Research has shown that body shaming is harmful and destructive. Tearing someone down for their size can have a discernible impact on that person's mental and physical health. And ethically, body shaming is just plain wrong. But that doesn't stop people from making their comments. Take this principal in South Carolina, who reportedly told girls they had to be a certain size to wear leggings. That size? A zero. (Romper reached out to Stratford High principal Heather Taylor and has yet to hear back.)
Parents have spoken out against Principal Taylor, who allegedly said during a dress code assembly that if students aren't smaller than a size two, they will look "fat" in leggings, according to the New York Daily News. When students reported her comments, Taylor claimed she told students they were able to get away with wearing leggings before because their bodies "had yet to develop," the Daily News reported.
But local NBC News affiliate News 2 received a recording of the assembly, which disproved Taylor's defense. According to News 2, Taylor said,
I've told you this before, I'm going to tell you this now. Unless you're a size zero or a two and you were something like that, even though you're not fat, you look fat.
Students at Stratford High School are reasonably upset with Taylor's alleged comments. One sophomore, Allison Veazey, told News 2,
I'm not a size zero and I kind of felt targeted because of my size.
A parent of a junior at Stratford High also took to Facebook on Wednesday to express her frustrations with the principal and her comments. Lacy Thomspon-Harper wrote in a public post,
Body shaming teenage girls is uncalled for, inappropriate and unprofessional. When I spoke with her, she talked around the issue, and made excuse after excuse, effectively calling all of the students liars.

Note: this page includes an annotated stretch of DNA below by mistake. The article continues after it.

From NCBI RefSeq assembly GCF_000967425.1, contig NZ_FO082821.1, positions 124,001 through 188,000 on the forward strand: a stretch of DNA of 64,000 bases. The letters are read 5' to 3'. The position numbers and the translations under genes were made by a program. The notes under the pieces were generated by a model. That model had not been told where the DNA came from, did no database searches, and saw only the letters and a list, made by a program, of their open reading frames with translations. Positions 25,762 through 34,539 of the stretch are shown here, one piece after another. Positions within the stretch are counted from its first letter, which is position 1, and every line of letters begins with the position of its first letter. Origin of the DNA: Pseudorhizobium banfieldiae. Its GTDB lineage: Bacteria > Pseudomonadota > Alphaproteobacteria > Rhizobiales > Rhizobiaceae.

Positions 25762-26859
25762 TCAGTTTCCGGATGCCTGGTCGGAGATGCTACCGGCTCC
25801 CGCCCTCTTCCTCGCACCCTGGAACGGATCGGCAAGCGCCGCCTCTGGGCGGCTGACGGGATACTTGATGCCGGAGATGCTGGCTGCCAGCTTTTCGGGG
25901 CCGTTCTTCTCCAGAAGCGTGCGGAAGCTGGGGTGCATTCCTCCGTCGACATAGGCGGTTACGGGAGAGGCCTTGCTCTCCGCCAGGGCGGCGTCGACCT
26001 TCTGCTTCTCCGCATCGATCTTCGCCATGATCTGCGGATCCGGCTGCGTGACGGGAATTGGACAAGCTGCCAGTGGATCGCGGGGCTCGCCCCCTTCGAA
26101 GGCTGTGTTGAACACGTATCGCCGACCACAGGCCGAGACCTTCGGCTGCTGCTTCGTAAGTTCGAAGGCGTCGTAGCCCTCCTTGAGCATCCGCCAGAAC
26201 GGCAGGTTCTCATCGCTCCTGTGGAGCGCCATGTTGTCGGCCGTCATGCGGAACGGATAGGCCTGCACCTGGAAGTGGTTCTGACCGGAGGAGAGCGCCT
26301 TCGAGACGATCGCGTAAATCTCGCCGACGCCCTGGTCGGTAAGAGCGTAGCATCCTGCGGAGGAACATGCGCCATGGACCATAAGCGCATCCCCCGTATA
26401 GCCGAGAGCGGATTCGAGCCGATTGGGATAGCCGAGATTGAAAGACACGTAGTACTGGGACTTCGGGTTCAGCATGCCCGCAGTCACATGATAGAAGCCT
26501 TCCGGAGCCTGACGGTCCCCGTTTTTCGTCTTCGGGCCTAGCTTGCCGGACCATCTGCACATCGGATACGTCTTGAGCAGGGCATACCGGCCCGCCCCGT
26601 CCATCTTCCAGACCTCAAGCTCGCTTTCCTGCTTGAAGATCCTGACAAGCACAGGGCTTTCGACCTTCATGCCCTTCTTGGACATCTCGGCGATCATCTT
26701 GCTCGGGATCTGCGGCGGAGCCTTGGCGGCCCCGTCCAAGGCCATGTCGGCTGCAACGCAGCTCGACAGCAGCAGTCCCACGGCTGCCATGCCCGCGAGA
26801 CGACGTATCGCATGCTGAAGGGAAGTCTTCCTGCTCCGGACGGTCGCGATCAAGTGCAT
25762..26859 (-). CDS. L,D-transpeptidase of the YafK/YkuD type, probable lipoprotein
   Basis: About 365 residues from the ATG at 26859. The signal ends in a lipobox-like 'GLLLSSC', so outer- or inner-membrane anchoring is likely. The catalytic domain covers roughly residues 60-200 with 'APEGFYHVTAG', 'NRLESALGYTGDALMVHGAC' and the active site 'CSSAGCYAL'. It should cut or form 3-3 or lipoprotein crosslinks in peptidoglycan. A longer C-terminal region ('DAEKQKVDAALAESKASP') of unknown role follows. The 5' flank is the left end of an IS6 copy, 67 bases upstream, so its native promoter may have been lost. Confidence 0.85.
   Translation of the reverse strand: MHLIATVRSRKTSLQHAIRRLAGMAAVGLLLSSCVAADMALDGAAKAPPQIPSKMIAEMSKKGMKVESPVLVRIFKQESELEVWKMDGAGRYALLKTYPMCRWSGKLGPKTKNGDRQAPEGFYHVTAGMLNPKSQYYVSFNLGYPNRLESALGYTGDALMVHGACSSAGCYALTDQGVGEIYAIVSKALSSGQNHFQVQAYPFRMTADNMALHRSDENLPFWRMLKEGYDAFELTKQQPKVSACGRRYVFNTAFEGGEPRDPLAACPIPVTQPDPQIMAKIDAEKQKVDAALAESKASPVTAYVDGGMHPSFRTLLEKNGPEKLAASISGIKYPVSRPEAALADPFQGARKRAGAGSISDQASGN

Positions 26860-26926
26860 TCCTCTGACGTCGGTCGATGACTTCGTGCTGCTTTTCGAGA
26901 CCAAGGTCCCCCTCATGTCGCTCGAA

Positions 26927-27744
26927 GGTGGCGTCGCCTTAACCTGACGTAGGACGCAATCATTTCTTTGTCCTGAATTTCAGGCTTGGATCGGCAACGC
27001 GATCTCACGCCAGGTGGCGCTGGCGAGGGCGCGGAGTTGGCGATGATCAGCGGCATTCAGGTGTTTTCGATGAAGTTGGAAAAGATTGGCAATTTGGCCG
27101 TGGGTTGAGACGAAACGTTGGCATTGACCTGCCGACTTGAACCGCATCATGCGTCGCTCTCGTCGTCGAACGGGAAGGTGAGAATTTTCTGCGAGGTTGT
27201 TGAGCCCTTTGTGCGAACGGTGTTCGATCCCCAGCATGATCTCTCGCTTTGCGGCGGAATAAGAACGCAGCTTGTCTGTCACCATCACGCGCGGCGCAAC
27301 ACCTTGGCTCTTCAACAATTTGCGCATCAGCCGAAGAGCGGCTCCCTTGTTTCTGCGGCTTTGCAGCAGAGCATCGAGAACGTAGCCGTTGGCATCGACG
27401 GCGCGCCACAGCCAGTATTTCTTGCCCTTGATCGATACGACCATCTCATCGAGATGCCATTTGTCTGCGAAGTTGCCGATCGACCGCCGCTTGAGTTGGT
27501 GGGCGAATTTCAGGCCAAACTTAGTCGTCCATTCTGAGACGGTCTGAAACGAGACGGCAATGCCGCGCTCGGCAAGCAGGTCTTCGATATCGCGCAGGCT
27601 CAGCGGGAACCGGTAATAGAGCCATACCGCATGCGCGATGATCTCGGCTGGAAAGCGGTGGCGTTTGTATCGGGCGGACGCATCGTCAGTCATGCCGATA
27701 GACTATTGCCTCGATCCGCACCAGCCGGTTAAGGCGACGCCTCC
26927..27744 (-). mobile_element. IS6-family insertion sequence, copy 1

According to Thomspon-Harper's post, Taylor had agreed to apologize to students for her offensive comments by the end of their conversation. She continued,
Is this enough? I don't know. But, I feel that parents need to know what was said by a woman who is an educator, and is supposed to be a role model for these kids. Right now, I'm a very angry parent, with a very angry daughter.
It's unclear if the apology will be enough for parents or students. Body-shaming comments can have damaging effects on youth and adults. The National Eating Disorders Association estimates that bullying such as body shaming was a contributing factor in eating disorders for as many as 65 percent of people. And, according to Vice, about 94 percent of teenage girls in the United States have been body shamed.
What Taylor said could have serious effects on young women, no matter which way you want to slice it. No one should judge teenage girls for how they dress and what their bodies look like.